[conspire] Re: Linux program to remove mail from server?
rick at linuxmafia.com
Fri Apr 29 09:16:00 PDT 2005
Quoting Bill Moseley (moseley at hank.org):
> Seems like you are asking for a (GUI?) client application to do things
> you shouldn't bother with. Multiple POP accounts? Why not forward
> all to a single server? Or just use one address. (Seems like people
> that get the least amount of spam complain the most about. Rick, do
> you use multiple accounts? What's your personal email volume
My treatment of mail's a little eccentric: I get absolutely all mail,
with one small exception, delivered to SMTP server (the
uncle-enzo.linuxmafia.com AKA linuxmafia.com machine in my living room),
where the mail remains and is never pulled down from. That is, I
generally don't bother running any POP3 or IMAP services.
So, how do I get to my mail, you ask? From wherever I am, I ssh to
linuxmafia.com, where GNU screen already has "mutt" running for me. I
reconnect to my "screen" session to my ssh presence by typing
"screen -d -r", and I'm right back where I left mutt when I last
One advantage is relative simplicity: I don't end up with mail in
multiple locations -- and I have absolutely instant access to new mail,
the moment it hits uncle-enzo. The main disadvantage is that I have no
_detached_ mail access.
The "one small exception" is that my wife kindly gives me a
"rick at deirdre.net" e-mail presence on one of her servers at Hurricane
Electric, which I use for my domain registrations, in order to ensure
that uncle-enzo isn't a single point of failure for reaching me to talk
to me about domain / DNS problems. (It would be silly to require people
to send mail to uncle-enzo to tell me that uncle-enzo is down.)
My personal mail volume, including mailing lists, is probably several
hundred per day. Procmail drops it off into several separate mbox
files, so I can have some hope of attending to the important mail first,
and mostly ignore some high-traffic mailing lists such as debian-devel.
> Then use the tools that so many people are working with/on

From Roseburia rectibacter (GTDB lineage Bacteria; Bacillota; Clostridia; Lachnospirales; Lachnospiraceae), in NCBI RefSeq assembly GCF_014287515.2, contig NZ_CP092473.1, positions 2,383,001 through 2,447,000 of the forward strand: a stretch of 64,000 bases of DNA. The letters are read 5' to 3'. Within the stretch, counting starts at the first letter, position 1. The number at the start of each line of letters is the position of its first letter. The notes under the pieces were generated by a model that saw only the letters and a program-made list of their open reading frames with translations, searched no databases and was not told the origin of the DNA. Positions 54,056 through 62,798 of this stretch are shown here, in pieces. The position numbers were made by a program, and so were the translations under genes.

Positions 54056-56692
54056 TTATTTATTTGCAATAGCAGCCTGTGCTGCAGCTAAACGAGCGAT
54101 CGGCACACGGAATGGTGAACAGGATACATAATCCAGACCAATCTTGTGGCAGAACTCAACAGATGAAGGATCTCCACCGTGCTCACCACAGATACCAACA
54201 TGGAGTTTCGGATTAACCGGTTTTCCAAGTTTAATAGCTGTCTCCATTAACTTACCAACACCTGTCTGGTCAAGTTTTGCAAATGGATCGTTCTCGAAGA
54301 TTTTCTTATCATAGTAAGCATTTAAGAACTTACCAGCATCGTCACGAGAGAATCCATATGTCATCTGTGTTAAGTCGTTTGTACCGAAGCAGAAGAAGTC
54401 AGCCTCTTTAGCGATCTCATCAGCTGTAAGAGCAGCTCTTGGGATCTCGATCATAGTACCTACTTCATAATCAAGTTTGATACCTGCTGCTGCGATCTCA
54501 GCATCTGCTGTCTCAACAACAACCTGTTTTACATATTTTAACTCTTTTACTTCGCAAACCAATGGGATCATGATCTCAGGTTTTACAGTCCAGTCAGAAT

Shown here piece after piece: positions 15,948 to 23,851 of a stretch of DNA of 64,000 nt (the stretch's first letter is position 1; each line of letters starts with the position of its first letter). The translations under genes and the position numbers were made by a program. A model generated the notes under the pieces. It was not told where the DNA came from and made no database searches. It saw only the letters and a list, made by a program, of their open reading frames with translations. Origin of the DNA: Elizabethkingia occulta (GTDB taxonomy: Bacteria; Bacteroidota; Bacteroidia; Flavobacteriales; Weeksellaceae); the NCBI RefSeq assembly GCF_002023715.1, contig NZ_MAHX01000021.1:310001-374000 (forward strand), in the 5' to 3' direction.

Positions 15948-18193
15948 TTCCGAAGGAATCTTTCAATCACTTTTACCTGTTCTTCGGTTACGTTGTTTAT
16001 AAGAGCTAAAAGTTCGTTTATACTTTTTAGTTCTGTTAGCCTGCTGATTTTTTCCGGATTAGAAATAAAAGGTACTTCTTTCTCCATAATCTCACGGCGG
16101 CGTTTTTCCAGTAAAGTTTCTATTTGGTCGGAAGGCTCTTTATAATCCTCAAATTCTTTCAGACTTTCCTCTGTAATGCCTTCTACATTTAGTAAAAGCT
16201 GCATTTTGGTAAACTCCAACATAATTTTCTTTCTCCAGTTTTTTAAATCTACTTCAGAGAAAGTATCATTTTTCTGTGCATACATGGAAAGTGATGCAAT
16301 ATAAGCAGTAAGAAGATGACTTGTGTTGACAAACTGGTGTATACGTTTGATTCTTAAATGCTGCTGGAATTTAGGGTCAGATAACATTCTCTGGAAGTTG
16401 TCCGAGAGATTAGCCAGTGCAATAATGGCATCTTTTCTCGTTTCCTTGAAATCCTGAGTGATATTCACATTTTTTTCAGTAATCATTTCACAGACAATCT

> to do your filtering.
Incidentally -- and this, alas, will not help Edward, but I thought you
might be interested -- by far the best time to detect and deal with
incoming spam is _during_ the incoming SMTP session, prior to your SMTP
server accepting the mail. uncle-enzo is set up to make maximal use of
that opportunity, doing quite a few tests of the IP address that's
attempting to drop off mail to identify spam hosts (and spam mail) right
then. Almost all spam is detected and _rejected_ at that point -- not
accepted and then bounced or discarded later.
That's a key distinction: It's much easier and more reliable to
accurately detect spam _during_ the SMTP session, as compared to after
acceptance -- and rejecting rather than bouncing means uncle-enzo is
never guilty of generating "secondary spam" in the form of bogus notices
sent to forged sender addresses.
The unfortunate bit is that such improvements are possible only to those
of us who run our own SMTP servers: People who POP or IMAP their mail
from someone else's SMTP host are mostly at the mercy of the latter
site's antispam policy.
> Here's yesterday on my home machine (which are not all unique
> messages, btw):
> $ wc -l /var/log/exim4/mainlog.1
> 4437 /var/log/exim4/mainlog.1
linuxmafia:/var/log/exim4# wc -l /var/log/exim4/mainlog.1
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